Baseball’s Uncertain Future


It’s that time of year again. April is upon us, and with it the earnest warmth of mid-spring. And in the minds of many Americans, it signifies the beginning of a great annual tradition: baseball season.

Yes, baseball. That slow moving giant of a sport that looms in the collective background all spring, summer and all the way into October. You hear it on the radio, you see it muted on the TV at the bar, and, if you’re lucky, you start to finally care when October rolls around.

Baseball is colloquially referred to as America’s Pastime. Everyone knows the rules, everyone knows the teams. Even if you attempt to remain as far away from baseball as you possibly can, American culture has a way of keeping us all in the know one way or another. Or so I thought.

But the reality of baseball in America is changing. Gone are the days when the selection of sports for visual consumption was. Gone are the days of the radio as a primary mode of information. Baseball was designed for another age; another time. And as the speed of information remains ever increasing, people become more distracted, and a game of baseball remains three hours long, we continue to leave our supposed national pastime right there, in the past.

It’s not that baseball is outright failing. I don’t think it ever will. It seems established enough that it would take a lot more than a general shift in attention spans to crush such an institution. But, I think baseball does now occupy a different place in the American psyche. We live in the age of twitter, instagram, and Facebook. Everything is a moment, instantly sharable, and patience for anything that isn’t is visibly dwindling among the youngest generations. But there in lies a hidden irony. Watching baseball, certainly a game in full, has become almost laughable among young people. But attending a baseball game remains relatively popular. To get that photo at the Green Monster. To show your friends what you and your boyfriend did on Sunday. To connect with a parent. Baseball games are the proof that baseball’s culture power hasn’t faded away. It’s just morphed significantly.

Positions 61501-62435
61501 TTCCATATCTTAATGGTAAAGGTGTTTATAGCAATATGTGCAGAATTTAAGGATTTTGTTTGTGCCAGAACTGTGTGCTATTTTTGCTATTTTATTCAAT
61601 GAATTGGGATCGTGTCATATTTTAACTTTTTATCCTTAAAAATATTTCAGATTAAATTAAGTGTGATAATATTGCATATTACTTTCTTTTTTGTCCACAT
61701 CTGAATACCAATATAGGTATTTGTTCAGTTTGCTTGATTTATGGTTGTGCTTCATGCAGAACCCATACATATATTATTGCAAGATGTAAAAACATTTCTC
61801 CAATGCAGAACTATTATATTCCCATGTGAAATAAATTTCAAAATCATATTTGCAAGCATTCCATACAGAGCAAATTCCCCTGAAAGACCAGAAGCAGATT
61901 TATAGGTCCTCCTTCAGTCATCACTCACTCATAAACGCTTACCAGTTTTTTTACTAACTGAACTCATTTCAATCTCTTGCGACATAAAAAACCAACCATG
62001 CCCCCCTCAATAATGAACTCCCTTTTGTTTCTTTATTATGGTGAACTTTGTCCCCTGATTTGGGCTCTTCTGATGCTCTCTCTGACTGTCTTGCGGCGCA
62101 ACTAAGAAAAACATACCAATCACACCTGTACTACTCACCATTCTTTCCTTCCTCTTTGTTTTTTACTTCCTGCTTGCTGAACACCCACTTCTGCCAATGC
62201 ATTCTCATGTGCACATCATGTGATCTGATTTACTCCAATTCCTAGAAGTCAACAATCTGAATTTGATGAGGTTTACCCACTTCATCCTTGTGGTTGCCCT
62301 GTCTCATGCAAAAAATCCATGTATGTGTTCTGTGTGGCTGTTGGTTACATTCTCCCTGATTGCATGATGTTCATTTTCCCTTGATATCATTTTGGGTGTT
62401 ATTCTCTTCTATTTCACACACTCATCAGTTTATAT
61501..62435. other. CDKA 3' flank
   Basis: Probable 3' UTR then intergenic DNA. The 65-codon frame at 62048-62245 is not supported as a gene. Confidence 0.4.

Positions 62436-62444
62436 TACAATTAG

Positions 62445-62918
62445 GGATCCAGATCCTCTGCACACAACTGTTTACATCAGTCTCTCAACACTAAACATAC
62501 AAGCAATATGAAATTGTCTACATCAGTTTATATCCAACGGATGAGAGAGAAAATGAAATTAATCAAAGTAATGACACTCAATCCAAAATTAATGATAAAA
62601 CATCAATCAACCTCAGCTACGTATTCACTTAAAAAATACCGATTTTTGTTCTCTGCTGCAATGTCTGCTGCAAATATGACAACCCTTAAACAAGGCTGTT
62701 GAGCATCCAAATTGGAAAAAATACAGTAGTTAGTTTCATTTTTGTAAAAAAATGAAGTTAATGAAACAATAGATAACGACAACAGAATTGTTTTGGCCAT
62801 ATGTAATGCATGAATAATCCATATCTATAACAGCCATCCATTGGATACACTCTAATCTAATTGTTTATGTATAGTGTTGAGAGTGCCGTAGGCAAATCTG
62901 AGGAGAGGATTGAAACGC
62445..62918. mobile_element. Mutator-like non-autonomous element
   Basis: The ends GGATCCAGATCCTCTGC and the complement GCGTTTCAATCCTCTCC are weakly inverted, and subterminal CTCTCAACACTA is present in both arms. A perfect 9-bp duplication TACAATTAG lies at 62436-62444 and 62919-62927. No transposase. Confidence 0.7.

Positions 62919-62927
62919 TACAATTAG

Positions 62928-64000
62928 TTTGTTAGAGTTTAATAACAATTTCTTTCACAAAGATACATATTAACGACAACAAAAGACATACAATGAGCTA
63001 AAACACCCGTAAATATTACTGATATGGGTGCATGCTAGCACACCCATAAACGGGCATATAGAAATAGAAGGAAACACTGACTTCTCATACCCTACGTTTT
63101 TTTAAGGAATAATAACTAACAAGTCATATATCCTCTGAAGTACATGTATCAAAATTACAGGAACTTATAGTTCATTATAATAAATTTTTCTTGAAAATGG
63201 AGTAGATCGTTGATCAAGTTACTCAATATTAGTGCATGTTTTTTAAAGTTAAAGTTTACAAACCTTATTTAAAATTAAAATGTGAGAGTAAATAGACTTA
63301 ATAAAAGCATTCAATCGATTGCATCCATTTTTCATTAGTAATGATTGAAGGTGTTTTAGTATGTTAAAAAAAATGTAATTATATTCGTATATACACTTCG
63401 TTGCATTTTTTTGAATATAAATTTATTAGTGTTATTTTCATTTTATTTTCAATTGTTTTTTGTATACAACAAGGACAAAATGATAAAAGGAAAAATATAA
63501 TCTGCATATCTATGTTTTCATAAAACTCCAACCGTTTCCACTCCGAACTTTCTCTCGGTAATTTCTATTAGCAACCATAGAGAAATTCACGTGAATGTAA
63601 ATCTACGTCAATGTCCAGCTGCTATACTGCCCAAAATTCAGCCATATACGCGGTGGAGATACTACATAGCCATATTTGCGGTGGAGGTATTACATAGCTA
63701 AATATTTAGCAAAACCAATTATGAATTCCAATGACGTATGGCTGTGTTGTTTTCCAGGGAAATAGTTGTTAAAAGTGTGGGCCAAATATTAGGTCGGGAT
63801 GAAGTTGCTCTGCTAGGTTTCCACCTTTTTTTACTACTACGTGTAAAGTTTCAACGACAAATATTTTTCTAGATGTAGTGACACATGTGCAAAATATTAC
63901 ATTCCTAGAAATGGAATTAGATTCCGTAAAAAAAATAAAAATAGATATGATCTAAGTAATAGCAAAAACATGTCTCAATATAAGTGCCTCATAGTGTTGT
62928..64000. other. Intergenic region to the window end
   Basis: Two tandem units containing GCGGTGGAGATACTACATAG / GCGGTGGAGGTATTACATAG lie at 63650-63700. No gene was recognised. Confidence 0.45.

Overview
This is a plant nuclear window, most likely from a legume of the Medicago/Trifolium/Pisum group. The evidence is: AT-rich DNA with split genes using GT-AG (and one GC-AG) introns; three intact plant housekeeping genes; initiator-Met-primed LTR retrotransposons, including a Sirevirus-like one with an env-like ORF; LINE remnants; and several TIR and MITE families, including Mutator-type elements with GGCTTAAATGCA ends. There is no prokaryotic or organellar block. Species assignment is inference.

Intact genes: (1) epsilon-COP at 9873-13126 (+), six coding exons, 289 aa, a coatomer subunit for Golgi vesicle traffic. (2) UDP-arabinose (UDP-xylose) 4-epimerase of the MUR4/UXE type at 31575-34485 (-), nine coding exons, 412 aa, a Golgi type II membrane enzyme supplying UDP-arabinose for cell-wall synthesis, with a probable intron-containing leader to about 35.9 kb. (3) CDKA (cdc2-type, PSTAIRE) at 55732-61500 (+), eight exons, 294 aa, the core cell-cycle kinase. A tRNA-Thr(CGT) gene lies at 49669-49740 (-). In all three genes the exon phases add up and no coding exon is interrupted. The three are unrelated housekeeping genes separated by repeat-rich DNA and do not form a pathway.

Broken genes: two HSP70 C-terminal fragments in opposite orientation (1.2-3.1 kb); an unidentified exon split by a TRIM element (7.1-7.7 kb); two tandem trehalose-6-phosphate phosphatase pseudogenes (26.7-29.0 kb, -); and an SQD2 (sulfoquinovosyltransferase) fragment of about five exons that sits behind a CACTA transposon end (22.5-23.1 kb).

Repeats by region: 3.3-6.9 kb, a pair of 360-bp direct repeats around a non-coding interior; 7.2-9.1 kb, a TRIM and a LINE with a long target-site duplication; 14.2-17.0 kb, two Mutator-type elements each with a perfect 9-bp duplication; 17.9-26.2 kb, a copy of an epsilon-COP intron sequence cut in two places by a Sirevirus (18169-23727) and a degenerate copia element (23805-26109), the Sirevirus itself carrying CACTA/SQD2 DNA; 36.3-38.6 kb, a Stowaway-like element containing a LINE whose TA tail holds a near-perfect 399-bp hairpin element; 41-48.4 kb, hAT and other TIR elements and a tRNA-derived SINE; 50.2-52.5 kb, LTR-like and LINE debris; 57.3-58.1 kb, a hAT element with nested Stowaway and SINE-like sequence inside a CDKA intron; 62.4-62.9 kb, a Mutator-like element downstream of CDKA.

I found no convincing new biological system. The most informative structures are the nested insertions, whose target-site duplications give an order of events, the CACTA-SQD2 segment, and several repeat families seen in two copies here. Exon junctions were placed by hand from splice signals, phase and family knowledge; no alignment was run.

Now as a young boy, I played baseball. As soon as I realized I didn’t so much want to be a cop so much as I just wanted a gun, I wanted to play baseball instead. And many of my friends joined me as well. But as time went on, we all dropped the sport. We have reached a point it seems where a lack of interest has spread from TV audiences onto the playing field. According to ESPN, baseball participation among young people has been steadily declining. Proportionally, fewer young people are playing the sport than in a long time. If this trend persists, it could prove really problematic for the future of baseball. Baseball will always stay relevant thanks to the folks who attend ball games. But those attendees will start to dwindle if the talent pool in baseball weakens. Baseball has a problem with interest, for players and viewers alike. It has mostly been brought into the mainstream by my generation, as we all become more vocal in our disbelief in the “truth” that baseball is the true American sport. It may indeed be America’s pastime. But that seems to be where it’s heyday shall remain. The past.





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